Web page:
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Keywords: protest

Historical Items

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Item 11046

State employees protest, 1981

Contributed by: Maine Historical Society Date: 1981-05-02 Location: Augusta Media: Photographic print

Item 31004

High School protest, Lubec, ca. 1975

Contributed by: Lubec Historical Society Date: circa 1975 Location: Lubec Media: Photographic print

Item 12576

Student strike, Colby College, 1970

Contributed by: Colby College Special Collections Date: circa 1970 Location: Waterville Media: Photographic print

Tax Records

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Item 38168

277 Congress Street, Portland, 1924

Owner in 1924: St. Paul's Parish of Protestant Episcopal Church Use: Dwelling - Single family

Item 38169

Assessor's Record, 277 Congress Street, Portland, 1924

Owner in 1924: St. Paul's Parish of Protestant Episcopal Church Use: Dwelling - Single Family & Garage/Storage

Online Exhibits

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Exhibit

Protests

Throughout the history of the state, residents have protested, on paper or in the streets, to increase rights for various groups, to effect social change, to prevent social change, or to let their feelings be known about important issues.

Exhibit

Patriotism Shared

Post office clerks began collecting strong red, white, and blue string, rolling it onto a ball and passing it on to the next post office to express their support for the Union effort in the Civil War. Accompanying the ball was this paper scroll on which the clerks wrote messages and sometimes drew images.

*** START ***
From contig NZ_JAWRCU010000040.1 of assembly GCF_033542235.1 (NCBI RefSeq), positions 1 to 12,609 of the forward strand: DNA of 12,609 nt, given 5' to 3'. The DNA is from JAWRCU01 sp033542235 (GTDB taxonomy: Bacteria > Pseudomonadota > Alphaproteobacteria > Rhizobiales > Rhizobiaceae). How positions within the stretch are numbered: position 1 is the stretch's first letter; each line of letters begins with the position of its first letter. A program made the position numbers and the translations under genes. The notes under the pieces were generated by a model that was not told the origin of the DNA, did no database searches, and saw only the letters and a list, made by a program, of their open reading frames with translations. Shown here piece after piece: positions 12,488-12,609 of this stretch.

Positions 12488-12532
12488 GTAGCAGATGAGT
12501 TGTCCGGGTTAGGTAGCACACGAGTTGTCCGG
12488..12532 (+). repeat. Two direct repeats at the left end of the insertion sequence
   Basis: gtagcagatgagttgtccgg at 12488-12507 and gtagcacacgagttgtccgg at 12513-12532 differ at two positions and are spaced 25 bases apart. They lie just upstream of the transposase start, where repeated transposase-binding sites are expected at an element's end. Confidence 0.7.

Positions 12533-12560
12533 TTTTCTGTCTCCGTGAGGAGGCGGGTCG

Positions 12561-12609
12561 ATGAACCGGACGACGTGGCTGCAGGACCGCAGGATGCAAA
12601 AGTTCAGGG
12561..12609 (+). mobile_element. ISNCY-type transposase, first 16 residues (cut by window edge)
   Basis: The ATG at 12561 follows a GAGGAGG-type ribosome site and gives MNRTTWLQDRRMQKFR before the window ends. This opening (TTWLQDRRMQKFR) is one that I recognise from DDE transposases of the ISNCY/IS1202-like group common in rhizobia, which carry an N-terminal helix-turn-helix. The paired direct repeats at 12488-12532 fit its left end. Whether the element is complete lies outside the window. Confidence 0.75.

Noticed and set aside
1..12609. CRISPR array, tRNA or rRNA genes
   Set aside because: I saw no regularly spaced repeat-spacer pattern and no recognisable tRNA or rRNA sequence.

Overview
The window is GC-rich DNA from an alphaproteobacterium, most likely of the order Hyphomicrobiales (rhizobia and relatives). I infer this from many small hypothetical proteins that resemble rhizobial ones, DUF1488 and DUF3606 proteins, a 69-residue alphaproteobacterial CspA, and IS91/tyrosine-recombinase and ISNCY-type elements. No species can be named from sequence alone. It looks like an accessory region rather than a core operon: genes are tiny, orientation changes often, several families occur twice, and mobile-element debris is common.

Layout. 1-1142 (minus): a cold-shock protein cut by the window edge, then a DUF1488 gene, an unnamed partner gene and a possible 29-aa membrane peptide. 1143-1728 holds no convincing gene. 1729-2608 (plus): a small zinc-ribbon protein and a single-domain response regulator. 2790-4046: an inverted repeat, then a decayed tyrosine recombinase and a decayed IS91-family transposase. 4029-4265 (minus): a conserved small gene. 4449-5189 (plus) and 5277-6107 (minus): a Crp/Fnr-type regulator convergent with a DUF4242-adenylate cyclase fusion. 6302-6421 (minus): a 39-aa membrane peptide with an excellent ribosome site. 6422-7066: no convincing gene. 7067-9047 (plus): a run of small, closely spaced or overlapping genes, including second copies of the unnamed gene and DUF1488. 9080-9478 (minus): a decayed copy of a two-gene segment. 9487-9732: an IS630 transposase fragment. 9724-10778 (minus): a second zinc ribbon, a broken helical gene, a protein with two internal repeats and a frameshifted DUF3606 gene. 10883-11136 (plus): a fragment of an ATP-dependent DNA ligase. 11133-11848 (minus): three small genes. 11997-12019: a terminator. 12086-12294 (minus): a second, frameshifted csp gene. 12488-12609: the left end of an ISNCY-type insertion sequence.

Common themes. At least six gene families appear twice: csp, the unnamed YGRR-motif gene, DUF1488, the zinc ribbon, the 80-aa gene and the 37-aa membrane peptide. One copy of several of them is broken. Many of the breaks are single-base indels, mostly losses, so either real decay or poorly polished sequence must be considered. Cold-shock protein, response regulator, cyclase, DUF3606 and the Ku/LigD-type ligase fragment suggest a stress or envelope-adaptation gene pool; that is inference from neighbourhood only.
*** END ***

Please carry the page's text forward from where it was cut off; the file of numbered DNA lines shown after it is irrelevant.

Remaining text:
Exhibit

The Nativist Klan

In Maine, like many other states, a newly formed Ku Klux Klan organization began recruiting members in the years just before the United States entered World War I. A message of patriotism and cautions about immigrants and non-Protestants drew many thousands of members into the secret organization in the early 1920s. By the end of the decade, the group was largely gone from Maine.

Site Pages

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Site Page

Presque Isle: The Star City - Potato import protest, Presque Isle, 1982

Potato import protest, Presque Isle, 1982 Contributed by Maine Historical Society Description In a peaceful demonstration of opposition to…

Site Page

Historic Hallowell - History Celebrated, Threatened and Preserved

Citizens marched in protest from Hallowell to the state Capital and called for the creation of a National Historic District to preserve the downtown…

Site Page

Blue Hill, Maine - Discover the Story of Blue Hill - Page 1 of 4

… Harvard College, for a church and for a learned protestant minister and his family. The journals of the first settled minister, Jonathan Fisher…

My Maine Stories

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Story

Black Lives Matter Protest Portland, Maine
by Joanne Arnold

Documenting the signage at Portland Police Station following the BLM Protests of June 2020

Story

Protesters spit on me as a Vietnam Veteran
by Joseph Rocque Jr.

I will never forget the horror of seeing all the protestors greeting my plane returning from Vietnam

Story

Being an NP during social unrest
by Jacqueline P. Fournier

A snapshot of Mainers in a medical crisis of the time/Human experience in Maine.

Lesson Plans

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Lesson Plan